Philanthropy

Migrant Farm Worker Clinic

Migrant farm workers are among the most economically disadvantaged and most medically vulnerable groups in the United States having little, if any, access to health care or medication. In addition to barriers to access to health care that many citizens meet like affordable health insurance, language barriers, and lack of transportation, migrant workers also experience additional barriers such as fear of deportation, loss or garnished wages, and being dismissed or not invited back to work by the employer due to missed work or health issues. A coalition of local organizations, along with the University of Connecticut (UConn), has formed a network to overcome these barriers and attend to the health care needs of migrant and seasonal farm workers.

The University of Connecticut (UConn) and the Connecticut Area Health Education Centers (CT AHEC) Program strive to help migrant farm workers overcome these barriers by conducting medical and dental screenings on site at farm worker barracks free of charge. The UConn Migrant Farm Worker Clinics operate annually from June to October offering diagnostic and treatment options for a variety of conditions, both acute and chronic. For over a decade, the UConn Migrant Farm Worker Clinic have annually provided between 300 and 600 migrant farm workers with primary care screenings, oral health screenings, distribution of medications for mild and self-limited conditions, as well as preventive health education.

To improve access to health care and provide a coordinated and continuous approach to care, the UConn clinic works closely with the members of the Connecticut Migrant Health Network which include outreach workers at the Hispanic Health Council, ConnectiCOSH (http://www.homestead.com/homefront/Connecticosh.html) the Department of Labor and contracted community health centers. These outreach workers provide transportation to follow-up health services at participating community health centers. These follow up health services are funded by a federal voucher program based on the 1962 Migrant Health Act, Section 329 which is distributed via Connecticut River Valley Farm Worker Health Program. (http://massleague.org/Programs/CRVFarmWorkerHealthProgram/AboutCRVFHP-English.php)

Student Achievement Through Opportunity

Founded in 2011 as an extension of Beta Iota Boule's education program, Student Achievement Through Opportunity (SATO) is a Hartford, Connecticut based organization dedicated to closing the opportunity gapand committed to addressing challenges of academic achievement for minority and low income students through programs providing both academic and cultural enrichment opportunities.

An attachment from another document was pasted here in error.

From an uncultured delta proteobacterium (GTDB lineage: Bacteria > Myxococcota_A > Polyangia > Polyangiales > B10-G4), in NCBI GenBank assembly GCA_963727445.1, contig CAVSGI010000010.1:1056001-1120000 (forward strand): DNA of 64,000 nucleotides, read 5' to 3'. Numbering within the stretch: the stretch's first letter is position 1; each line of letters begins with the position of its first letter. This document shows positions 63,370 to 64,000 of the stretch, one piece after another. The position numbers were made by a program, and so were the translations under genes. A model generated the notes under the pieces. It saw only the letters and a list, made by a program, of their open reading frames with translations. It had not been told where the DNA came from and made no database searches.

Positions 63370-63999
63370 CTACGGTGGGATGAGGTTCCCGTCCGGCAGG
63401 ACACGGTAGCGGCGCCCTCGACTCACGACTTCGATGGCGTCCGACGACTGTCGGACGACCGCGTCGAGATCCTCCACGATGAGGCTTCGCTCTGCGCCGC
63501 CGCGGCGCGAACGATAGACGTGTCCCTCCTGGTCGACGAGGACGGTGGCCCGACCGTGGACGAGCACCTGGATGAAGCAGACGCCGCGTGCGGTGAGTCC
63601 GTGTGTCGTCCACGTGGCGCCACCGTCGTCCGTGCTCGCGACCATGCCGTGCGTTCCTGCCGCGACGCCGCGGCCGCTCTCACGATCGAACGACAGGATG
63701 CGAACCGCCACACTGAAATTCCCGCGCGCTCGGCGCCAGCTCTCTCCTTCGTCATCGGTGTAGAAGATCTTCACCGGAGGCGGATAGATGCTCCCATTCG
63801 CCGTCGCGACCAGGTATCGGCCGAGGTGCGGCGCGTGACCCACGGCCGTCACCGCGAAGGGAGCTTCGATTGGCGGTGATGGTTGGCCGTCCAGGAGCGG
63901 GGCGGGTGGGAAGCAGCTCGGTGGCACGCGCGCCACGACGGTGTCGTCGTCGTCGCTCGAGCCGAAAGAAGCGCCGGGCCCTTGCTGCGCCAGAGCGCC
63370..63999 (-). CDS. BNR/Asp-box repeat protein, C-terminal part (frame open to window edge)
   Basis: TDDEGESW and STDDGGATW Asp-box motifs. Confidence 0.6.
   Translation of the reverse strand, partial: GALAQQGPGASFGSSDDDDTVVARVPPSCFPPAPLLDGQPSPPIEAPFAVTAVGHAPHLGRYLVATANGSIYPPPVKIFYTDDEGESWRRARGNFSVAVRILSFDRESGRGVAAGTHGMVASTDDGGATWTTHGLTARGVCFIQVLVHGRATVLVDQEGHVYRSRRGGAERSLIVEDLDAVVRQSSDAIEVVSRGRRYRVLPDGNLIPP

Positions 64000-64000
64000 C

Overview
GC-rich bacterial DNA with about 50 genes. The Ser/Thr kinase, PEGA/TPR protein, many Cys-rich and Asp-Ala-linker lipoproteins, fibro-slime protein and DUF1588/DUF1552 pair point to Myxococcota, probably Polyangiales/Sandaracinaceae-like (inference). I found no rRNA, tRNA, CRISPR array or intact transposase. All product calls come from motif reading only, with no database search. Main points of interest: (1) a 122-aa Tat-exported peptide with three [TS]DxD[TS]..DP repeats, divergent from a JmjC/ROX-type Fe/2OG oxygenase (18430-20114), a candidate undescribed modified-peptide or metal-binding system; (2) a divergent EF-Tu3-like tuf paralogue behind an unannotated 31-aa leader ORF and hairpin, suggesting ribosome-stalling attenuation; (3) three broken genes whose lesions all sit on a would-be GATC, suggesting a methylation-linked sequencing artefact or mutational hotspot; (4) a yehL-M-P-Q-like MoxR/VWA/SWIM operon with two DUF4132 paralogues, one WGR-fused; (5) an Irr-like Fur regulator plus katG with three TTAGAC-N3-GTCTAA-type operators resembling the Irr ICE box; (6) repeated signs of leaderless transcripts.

SATO seeks to assist middle school students in broadening their sense of possibility, and provides support as they pursue access to higher education. At SATO, we believe student success involves creating opportunities that address the impediments our young scholars face. By addressing the "achievement gap", SATO provides students with a uniqueopportunity to move beyond traditional approaches to education, learning and life.

     
  • Is a tuition-free, independent day school for boys grades 6 through 8
  • Has a maximum capacity of 45 students
  • Provides a challenging academic program in a supportive learning environment where motivated students are offered an intellectual, ethical, physical and cultural education
  • Strives to graduate young men who are academically and socially prepared for an outstanding high school education, inspired to lead their lives in the pursuit of excellence, who model leadership and integrity, and are committed to their communities
  • Requires that parents/guardians commit to be actively involved in the school and support their child’s academic experience by providing transportation, school upkeep, and providing lunches for teachers and volunteers

The Studio Museum in Harlem

Since opening in a rented loft at Fifth Avenue and 125th Street in 1968, The Studio Museum in Harlem has earned recognition for its catalytic role in promoting the works of artists of African descent. The Museum’s Artist-in-Residence program has supported over 100 graduates who have gone on to establish highly-regarded careers, including Chakaia Booker, David Hammons, Kerry James Marshall, Julie Mehretu, Wangechi Mutu, Mickalene Thomas and Kehinde Wiley. A wide variety of Education and Public Programs bring art alive for the public through lectures, dialogues, performances and on-site and off-site interpretive programs.

Museum exhibitions expand personal, public and academic understanding of modern and contemporary art and broaden the scope of art historical literature through the production of catalogues and brochures. - See more at: http://www.studiomuseum.org/about/about#sthash.F4RrIAsY.dpuf